mode where the shutter won't fire until the focus is correct. Possibly
try again, or if the shot is gone forever, then too bad, be more careful
Focus problems show up differently to shake problems, as the sharpness (focus error) changes with distance. Dots tend to become bigger circles with mis-focus, with camera shake the dots are usually smeared in one direction. A little examination will show what areas are in focus (if any) and what are out by what degree. From the relative distances of the objects and their sharpness or lack of it you can see whether you focussed too close or too far. If like in our camera club "fences" competition you had the main area of the fence in focus but a nearer post and a further post were unsharp, then you have a depth of field problem.
Another problem could be that the autofocus mechanism failed. A lot of things can disturb and fool autofocus. Fog, mist, shiny surfaces, windows and clouds being the most likely culprits. Certain patterns on the object you're focussing on can fool certain types of mechanism. Photographing boats at a marina is a good example where things can go wrong, all the vertical lines of masts and stays can confuse the circuitry into focussing at the wrong distance. Sometimes it just decides not to work for any apparent reason. If a shot is really important, take your time and switch to manual focus to guarantee the results. When taking a scenic photo with an all auto compact, get in the habit of using Infinity Lock (sometimes called Landscape Mode) if available. That will at least stop the auto focus mechanism vainly trying to focus on a cloud or mist or passing bird or all those masts and wires.
Depth of field problem. As described
above, the image is sharp at one spot but gets fuzzy closer to the camera
or further away from the sharp spot. In that case you should have used
a smaller aperture (use aperture priority or manual mode or an automatic
mode probably called "landscape" or has a pictogram of mountains) and employed
the depth of field preview or the depth of field scale or tables for your
lens or maybe used a different focal length that will give the desired
depth of field for the same aperture.
If in doubt and the shot is important to you, take a few pictures at different apertures. Film is cheap, life is short. When you get down to the small apertures, the shutter speeds may get a bit long, so maybe it's time to set up the tripod.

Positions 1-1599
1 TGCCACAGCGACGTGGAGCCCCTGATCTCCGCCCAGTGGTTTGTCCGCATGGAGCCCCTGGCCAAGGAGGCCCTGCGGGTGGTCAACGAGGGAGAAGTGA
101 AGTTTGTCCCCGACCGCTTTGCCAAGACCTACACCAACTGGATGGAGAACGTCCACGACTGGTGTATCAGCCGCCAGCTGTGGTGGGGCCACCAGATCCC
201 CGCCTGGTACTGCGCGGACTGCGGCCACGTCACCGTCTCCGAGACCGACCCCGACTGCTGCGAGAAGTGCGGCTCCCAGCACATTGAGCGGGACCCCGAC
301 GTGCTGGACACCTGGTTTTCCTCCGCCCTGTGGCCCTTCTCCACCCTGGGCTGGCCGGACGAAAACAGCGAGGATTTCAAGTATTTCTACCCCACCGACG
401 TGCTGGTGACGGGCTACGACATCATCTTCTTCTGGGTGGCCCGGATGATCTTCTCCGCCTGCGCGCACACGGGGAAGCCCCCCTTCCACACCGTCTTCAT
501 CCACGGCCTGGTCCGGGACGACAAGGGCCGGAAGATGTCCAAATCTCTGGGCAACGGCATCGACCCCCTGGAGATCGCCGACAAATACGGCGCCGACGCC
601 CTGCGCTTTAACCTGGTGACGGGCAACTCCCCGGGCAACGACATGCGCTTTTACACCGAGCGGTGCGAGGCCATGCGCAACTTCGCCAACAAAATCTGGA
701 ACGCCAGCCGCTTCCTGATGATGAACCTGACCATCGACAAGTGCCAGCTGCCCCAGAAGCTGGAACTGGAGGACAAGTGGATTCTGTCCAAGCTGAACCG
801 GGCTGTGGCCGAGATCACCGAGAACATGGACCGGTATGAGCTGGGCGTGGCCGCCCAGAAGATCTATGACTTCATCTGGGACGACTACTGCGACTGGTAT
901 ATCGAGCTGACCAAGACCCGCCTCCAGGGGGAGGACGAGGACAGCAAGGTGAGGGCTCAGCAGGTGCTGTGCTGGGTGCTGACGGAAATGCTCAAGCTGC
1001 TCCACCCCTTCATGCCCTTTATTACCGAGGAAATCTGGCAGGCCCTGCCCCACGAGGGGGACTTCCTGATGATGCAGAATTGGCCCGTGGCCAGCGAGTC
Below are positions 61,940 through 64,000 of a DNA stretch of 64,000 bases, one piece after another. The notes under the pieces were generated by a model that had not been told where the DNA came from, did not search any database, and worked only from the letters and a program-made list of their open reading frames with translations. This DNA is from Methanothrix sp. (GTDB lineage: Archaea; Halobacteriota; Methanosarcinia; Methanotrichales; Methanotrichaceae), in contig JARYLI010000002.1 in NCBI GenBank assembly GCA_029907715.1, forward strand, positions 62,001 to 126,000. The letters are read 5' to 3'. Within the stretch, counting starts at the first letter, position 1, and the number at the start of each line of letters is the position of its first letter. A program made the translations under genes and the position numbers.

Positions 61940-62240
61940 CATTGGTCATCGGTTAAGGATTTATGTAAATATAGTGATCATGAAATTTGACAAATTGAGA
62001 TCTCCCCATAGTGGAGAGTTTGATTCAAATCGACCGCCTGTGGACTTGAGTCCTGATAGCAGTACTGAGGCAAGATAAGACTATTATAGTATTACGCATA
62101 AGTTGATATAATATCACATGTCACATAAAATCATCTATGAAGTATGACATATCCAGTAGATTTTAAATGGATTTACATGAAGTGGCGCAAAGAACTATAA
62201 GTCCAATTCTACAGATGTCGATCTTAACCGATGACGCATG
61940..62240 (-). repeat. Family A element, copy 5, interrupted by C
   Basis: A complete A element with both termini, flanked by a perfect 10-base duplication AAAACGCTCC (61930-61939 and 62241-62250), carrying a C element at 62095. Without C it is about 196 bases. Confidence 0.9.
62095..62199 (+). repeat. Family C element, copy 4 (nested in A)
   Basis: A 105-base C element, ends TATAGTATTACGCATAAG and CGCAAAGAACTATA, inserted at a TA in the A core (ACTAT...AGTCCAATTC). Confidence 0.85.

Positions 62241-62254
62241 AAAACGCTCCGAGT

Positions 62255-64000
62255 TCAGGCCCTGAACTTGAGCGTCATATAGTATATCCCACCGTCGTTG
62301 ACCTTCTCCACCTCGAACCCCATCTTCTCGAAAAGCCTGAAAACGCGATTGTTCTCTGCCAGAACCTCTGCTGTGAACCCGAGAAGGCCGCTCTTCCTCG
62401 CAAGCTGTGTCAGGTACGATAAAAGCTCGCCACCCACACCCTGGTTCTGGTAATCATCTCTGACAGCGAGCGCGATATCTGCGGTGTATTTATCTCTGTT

One trap is to believe the information on hyperfocal distance focussing to get infinity "in focus" (see Depth of Field Revisited by Harold M Merklinger). Careful examination of an enlarged print taken using the depth of field scales on the lens will show problems at the far limits. For 90% of the time all will be well but that favourite shot that you want made into a poster will just not be right. In general for scenic shots with any lens in any film format (where you want the distance in focus and a good depth of field towards you) focus on infinity and use an effective aperture of 3mm to 5mm (use depth of field preview button and look in the front of the lens at the aperture, or do some quick maths).
Subject movement. This is usually
obvious because something moved when the shot was taken. The situation
probably was that you were using a slow shutter speed and the wind moved
the trees or the person started to move their arm or the car was moving
past too fast. As a result some parts of the picture will be sharp
and some parts not sharp. Sometimes the effect is only just noticeable,
which is disturbing to the brain because you can't quite see what the fault
If photographing from a moving train or car then the whole scene will be smeared by a low shutter speed, sort of like a grand camera shake. The solution is to use faster shutter speed and/or a faster film. Most compacts should use ISO 400 to get reliable results. Package SLRs with their 35-80 or 28-80 zooms should use 400 film to achieve a sensible range of shutter speeds. If using professional zooms or fixed lenses with f/2.8 or wider apertures then 100 or slower film is able to be used.
Film Kinks. Another finding on the Internet has been that a very critical examination of pictures/slides sometimes reveals a narrow, slightly out of focus vertical area. This is caused by the kink of the film as it comes out of the cartridge if the camera has sat for a few hours or more without a picture being taken. The picture taken on the neg already in place will be fine, it's the next one taken that may show the fault. The lesson seems to be that you have to realise that this fault may happen and either use the film all in one session, or sacrifice the second picture. This assumes auto film wind, with manual wind it depends on if you wind on or not to the next frame after the current shot. Kodachrome is the worst film for this fault, others are only slightly affected, if at all.
Automatic camera oddities.
Most automatic compact cameras in low light conditions will fire the flash
and use slow shutter speeds of maybe up to as slow as 4 seconds depending
on type. This means shake is inevitable. With some cameras you have to
select a mode with slow shutter speed and optional flash. The trap is that
in low light the flash will fire and give good exposure to things in the
foreground but it will also use the slow shutter speed and things in the
background won't be reached by the flash but will have the benefit
of the long exposure, hence a chance of movement in the background figures.
The foreground will be well exposed by the flash and will look sharper.
Careful examination of the foreground will reveal the underlying smear caused by shake with a similar obvious amount in the background. I have seen many examples of this problem some glaringly obvious, some a bit more subtle.
© 2000 Guy Parsons